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Green Is The New Black

The Conscious Scoop: Green Stimulus Plans, Renewable Energy Futures, and Amazon VP Resigns?

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This week: we find out more about the importance of green stimulus plans. Amazon‘s VP resigns because of the company’s COVID-19 response. Renewable energy to replace fossil fuels in a post-viral world, and more… Read on to find out this week’s top environmental stories.

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1. Oxford study finds that green stimulus plans can repair the economy and the climate.

Kill two birds with one stone? Desirable, and possible. And now, with the proof too. Oxford University researchers looked at whether economic stimulus packages in a post-viral world would impede or accelerate progress on climate action. They surveyed 231 key figures from G20 countries, from central bank officials to economists, about the relative performance of 25 types of stimulus measures. And, thankfully, they found that investing in green policies and infrastructure would lead to both a strong economic recovery and other long-term positive outcomes. (Such as national wealth, enhancing productive human, social, physical, intangible and natural capital, decreased social and health inequalities.) Furthermore, experts and officials apparently believe that recovery measures can and should be in line with climate goals. Which seems to mean that there is political will.

“The recovery packages can either kill these two birds with one stone—setting the global economy on a pathway towards net-zero emissions—or lock us into a fossil system from which it will be nearly impossible to escape.” Check out the full study here.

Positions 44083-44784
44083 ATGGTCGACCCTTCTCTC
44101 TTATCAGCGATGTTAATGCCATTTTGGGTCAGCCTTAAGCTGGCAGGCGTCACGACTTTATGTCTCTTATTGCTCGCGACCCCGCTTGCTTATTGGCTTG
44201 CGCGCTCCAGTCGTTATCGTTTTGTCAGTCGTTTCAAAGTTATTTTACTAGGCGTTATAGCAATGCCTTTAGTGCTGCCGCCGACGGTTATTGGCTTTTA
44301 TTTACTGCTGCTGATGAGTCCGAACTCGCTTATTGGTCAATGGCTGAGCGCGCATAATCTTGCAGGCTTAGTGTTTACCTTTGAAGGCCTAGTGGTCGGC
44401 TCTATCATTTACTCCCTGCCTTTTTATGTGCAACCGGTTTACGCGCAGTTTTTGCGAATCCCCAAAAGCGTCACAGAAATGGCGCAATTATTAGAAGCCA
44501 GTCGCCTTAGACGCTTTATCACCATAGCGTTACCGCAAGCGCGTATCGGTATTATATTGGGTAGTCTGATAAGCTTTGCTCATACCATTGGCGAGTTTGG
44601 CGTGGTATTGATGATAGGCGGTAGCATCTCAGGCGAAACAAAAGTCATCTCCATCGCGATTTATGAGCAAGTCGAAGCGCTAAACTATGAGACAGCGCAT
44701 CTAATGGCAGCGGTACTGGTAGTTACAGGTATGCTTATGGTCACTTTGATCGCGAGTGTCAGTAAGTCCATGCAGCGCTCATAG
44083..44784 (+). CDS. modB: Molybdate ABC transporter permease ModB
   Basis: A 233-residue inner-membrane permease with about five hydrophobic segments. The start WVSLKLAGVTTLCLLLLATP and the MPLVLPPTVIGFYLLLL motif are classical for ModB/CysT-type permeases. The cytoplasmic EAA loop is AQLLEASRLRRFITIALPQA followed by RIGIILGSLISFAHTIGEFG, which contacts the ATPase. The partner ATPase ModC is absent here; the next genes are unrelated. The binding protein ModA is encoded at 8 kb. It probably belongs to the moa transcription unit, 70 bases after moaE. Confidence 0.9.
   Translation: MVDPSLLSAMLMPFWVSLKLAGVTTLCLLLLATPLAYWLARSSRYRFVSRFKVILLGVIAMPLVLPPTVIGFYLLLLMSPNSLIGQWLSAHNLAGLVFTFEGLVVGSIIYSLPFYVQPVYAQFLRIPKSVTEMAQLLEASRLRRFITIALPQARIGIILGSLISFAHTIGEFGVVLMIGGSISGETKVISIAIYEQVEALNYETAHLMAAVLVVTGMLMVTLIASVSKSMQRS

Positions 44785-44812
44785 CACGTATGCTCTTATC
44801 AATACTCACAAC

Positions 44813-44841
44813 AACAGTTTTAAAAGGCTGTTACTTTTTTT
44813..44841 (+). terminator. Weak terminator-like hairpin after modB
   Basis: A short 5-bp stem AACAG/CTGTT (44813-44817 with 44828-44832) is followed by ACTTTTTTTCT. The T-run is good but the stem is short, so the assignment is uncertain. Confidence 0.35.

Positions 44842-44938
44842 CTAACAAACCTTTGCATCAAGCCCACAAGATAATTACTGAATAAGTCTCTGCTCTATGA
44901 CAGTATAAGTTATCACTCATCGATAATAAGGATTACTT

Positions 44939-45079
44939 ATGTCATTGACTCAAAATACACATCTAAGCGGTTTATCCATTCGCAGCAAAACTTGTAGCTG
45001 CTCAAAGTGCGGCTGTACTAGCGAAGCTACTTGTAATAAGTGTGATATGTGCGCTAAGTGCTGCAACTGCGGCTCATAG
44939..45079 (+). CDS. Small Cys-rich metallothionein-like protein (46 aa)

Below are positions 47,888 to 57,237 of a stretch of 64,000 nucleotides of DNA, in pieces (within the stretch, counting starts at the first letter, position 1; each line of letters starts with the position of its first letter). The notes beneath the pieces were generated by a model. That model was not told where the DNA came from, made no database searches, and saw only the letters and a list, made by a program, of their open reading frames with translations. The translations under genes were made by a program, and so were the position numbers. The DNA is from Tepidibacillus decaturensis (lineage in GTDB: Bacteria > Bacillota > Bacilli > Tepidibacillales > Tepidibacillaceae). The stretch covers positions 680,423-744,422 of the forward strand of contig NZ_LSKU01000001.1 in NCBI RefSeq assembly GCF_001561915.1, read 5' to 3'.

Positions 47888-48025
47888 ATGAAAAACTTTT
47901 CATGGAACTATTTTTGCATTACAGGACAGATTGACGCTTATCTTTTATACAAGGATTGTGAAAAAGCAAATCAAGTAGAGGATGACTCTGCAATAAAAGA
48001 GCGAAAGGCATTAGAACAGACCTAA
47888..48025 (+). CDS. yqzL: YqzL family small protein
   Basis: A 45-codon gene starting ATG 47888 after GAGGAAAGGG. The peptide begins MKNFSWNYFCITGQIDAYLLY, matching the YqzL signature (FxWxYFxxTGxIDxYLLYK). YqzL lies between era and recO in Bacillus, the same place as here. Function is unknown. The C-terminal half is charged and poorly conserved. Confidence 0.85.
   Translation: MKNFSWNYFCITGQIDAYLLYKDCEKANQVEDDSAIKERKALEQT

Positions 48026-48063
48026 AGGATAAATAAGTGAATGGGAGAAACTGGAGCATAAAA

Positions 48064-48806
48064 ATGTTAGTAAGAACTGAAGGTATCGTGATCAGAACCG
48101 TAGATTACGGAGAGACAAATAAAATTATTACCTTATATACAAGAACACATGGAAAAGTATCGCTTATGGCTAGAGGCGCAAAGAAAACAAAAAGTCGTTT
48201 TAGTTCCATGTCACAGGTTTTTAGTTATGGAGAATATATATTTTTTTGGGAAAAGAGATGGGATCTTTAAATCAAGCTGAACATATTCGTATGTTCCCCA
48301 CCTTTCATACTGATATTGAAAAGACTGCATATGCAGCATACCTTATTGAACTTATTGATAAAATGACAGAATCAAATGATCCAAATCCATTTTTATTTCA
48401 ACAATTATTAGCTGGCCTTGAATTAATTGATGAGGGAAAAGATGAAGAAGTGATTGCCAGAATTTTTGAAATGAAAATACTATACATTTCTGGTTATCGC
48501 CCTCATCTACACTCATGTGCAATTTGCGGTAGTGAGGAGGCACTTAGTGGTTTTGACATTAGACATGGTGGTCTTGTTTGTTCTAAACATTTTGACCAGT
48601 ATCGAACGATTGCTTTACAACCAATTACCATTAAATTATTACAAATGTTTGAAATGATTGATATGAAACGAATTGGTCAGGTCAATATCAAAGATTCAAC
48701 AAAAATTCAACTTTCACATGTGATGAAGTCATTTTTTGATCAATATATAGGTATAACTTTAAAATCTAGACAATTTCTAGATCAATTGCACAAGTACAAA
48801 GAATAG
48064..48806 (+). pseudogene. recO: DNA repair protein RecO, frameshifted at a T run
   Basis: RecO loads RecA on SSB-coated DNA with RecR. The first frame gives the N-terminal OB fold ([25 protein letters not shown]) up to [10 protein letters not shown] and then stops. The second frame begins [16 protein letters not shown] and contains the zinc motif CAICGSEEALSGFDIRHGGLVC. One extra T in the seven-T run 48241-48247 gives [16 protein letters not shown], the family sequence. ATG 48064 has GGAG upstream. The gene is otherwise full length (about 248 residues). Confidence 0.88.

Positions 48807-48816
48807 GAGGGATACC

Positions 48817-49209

2. One billion people will live in insufferable heat within 50 years.

New research has found that “the human cost of the climate crisis will hit harder, wider and sooner than previously believed”. A billion people will be either displaced or forced to live with insufferable heat for every additional 1°C increase in global temperature. Worst-case scenario? Within 50 years, we’ll see areas that house a third of the global population become as hot as the hottest parts of the Sahara. “Even in the most optimistic outlook, 1.2 billion people will fall outside the comfortable “climate niche” in which humans have thrived for at least 6,000 years.” The authors were so shocked with the findings that they even took a double-take: “I’ve previously studied climate tipping points, which are usually considered apocalyptic,” said one of the authors, “but this hit home harder. This puts the threat in very human terms.”

The authors are hoping that their findings accelerate climate action because now there’s proof that every 1°C saves a billion humans.


3. IEA says COVID-19 will change the energy industry forever.

Faith Birol, IEA’s executive director said that it is still “too early to determine the longer-term impacts,” but that “the energy industry that emerges from this crisis will be significantly different from the one that came before.” Why? For one, the severe drop in energy demand will trigger multi-decade lows for the world’s consumption of oil, gas and coal. (Indeed, the price of oil hit negatives last month.) But more importantly, only renewables are holding up through this crisis. And encouragingly, renewable energy is expected to grow by 5% this year, to make up almost 30% of the world’s shrinking demand for electricity.